Oxycodone has an abuse profile similar to other strong opioids. Oxycodone may be sought and abused by people with latent or manifest addiction disorders. There is potential for development of psychological dependence [addiction] to opioid analgesics, including oxycodone. OxyContin should be used with particular care in patients with a history of alcohol and drug abuse.
As with other opioids, infants who are born to dependent mothers may exhibit withdrawal symptoms and may have respiratory depression at birth.
OxyContin tablets must be swallowed whole, and not broken, chewed or crushed. The administration of broken, chewed, or crushed OxyContin tablets leads to a rapid release and absorption of a potentially fatal dose of oxycodone (see Section 4.9).
Concomitant use of alcohol and OxyContin may increase the undesirable effects of OxyContin; concomitant use should be avoided.
Abuse of oral dosage forms by parenteral administration can be expected to result in serious adverse events, such as local tissue necrosis, infection, pulmonary granulomas, increased risk of endocarditis, and valvular heart injury, which may be fatal.
Empty matrix (tablets) may be seen in the stools.
Opioids may influence the hypothalamic-pituitary-adrenal or – gonadal axes. Some changes that can be seen include an increase in serum prolactin, and decreases in plasma cortisol and testosterone. Clinical symptoms may manifest from these hormonal changes.
The concomitant use of sedative medicines such as benzodiazepines or related drugs such with opioids increases the risk of sedation, respiratory depression, coma and death because of additive CNS depressant effect. The dosage and duration of concomitant use should be limited (see section 4.4).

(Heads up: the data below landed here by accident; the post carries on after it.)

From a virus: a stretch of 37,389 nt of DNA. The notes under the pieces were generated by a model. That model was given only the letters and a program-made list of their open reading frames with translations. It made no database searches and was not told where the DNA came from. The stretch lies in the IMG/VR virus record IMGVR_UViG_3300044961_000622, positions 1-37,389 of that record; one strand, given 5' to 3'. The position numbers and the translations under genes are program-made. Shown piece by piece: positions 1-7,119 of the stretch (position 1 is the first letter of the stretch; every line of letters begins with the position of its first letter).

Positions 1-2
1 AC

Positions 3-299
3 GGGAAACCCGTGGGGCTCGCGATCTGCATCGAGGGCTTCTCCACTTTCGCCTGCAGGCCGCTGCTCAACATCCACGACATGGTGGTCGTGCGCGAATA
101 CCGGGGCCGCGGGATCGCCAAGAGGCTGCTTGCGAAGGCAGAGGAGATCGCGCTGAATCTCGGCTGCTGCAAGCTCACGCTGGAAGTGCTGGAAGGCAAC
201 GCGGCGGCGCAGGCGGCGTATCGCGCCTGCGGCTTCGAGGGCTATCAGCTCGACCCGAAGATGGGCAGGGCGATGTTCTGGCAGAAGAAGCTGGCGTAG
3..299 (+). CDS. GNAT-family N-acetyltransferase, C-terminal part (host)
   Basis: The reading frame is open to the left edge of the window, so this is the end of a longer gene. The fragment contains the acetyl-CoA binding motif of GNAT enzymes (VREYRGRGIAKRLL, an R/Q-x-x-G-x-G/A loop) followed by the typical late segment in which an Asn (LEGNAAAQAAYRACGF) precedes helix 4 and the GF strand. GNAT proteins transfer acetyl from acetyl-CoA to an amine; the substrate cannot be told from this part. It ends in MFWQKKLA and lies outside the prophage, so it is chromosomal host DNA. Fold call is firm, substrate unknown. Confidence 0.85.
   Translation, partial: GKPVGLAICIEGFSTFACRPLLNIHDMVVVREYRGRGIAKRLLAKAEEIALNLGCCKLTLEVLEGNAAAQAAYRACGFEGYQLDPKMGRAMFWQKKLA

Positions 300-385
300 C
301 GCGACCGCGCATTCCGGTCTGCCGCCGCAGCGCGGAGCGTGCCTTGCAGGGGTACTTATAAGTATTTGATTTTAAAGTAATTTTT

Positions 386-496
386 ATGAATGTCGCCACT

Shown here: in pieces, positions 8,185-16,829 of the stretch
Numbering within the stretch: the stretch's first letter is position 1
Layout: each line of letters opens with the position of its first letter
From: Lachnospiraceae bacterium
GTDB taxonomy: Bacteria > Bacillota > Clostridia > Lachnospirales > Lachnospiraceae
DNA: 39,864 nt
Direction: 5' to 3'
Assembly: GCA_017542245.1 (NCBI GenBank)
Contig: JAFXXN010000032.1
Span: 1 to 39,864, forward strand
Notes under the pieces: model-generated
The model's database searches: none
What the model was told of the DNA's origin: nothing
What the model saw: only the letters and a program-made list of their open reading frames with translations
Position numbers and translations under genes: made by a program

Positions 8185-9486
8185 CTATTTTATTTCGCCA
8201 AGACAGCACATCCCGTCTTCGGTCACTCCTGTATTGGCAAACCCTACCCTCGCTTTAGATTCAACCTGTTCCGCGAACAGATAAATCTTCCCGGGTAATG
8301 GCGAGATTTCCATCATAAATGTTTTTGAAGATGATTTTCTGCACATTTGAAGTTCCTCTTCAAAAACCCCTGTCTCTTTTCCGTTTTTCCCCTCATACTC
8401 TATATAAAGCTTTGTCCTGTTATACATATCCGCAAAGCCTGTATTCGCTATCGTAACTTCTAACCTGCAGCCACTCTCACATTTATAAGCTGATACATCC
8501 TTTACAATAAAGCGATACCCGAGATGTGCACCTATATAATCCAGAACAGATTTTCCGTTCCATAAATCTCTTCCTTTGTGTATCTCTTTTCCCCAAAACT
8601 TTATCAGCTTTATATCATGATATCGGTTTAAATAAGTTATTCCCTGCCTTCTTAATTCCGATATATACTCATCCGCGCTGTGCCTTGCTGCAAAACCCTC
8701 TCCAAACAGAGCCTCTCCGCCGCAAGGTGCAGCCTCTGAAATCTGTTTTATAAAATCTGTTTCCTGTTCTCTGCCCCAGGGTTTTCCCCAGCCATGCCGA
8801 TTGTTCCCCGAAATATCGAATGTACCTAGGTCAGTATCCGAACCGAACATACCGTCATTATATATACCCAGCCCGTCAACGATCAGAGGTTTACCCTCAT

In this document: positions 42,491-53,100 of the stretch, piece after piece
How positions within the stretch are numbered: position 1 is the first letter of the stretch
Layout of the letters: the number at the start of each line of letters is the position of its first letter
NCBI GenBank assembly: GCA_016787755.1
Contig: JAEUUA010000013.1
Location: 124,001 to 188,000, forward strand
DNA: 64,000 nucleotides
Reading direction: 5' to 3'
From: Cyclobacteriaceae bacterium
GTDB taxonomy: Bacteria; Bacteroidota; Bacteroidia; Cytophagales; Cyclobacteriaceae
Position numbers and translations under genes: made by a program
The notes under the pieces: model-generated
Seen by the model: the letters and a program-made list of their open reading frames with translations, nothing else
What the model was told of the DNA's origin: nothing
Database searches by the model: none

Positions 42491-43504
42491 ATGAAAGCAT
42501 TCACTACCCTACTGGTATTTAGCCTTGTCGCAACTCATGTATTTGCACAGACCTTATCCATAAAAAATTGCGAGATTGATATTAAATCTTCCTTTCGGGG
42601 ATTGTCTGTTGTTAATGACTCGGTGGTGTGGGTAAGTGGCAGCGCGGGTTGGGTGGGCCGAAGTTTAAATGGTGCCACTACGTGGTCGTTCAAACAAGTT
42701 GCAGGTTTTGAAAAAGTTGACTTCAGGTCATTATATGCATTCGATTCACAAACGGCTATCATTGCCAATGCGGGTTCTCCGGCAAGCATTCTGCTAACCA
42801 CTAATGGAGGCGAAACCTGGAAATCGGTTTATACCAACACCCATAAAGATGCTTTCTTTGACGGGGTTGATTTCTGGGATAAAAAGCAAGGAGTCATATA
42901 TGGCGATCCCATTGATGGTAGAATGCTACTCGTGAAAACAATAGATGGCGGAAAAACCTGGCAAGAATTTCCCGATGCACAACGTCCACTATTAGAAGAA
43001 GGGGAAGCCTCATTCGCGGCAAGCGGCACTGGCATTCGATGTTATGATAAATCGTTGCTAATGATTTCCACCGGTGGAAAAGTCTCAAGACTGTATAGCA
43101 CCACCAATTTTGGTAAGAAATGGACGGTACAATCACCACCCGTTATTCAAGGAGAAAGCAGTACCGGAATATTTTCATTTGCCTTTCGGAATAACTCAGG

Drugs which affect the CNS include, but are not limited to: alcohol, tranquillisers, anaesthetics, hypnotics, anti-depressants, non-benzodiazepine sedatives, phenothiazines, neuroleptic drugs, other opioids, muscle relaxants and antihypertensives.
Concomitant administration of oxycodone with serotonin agents, such as a Selective Serotonin Re-uptake Inhibitor (SSRI) or a Serotonin Norepinephrine Re-uptake Inhibitor (SNRI) may cause serotonin toxicity. The symptoms of serotonin toxicity may include mental-status changes (e.g., agitation, hallucinations, coma), autonomic instability (e.g., tachycardia, labile blood pressure, hyperthermia), neuromuscular abnormalities (e.g., hyperreflexia, incoordination, rigidity), and/or gastrointestinal symptoms (e.g., nausea, vomiting, diarrhoea). Oxycodone should be used with caution and the dosage may need to be reduced in patients using these medications.
Concomitant administration of oxycodone with anticholinergics or medicines with anticholinergic activity (e.g. tricyclic anti-depressants, antihistamines, antipsychotics, muscle relaxants, anti-Parkinson drugs) may result in increased anticholinergic adverse effects. Oxycodone should be used with caution and the dosage may need to be reduced in patients using these medications.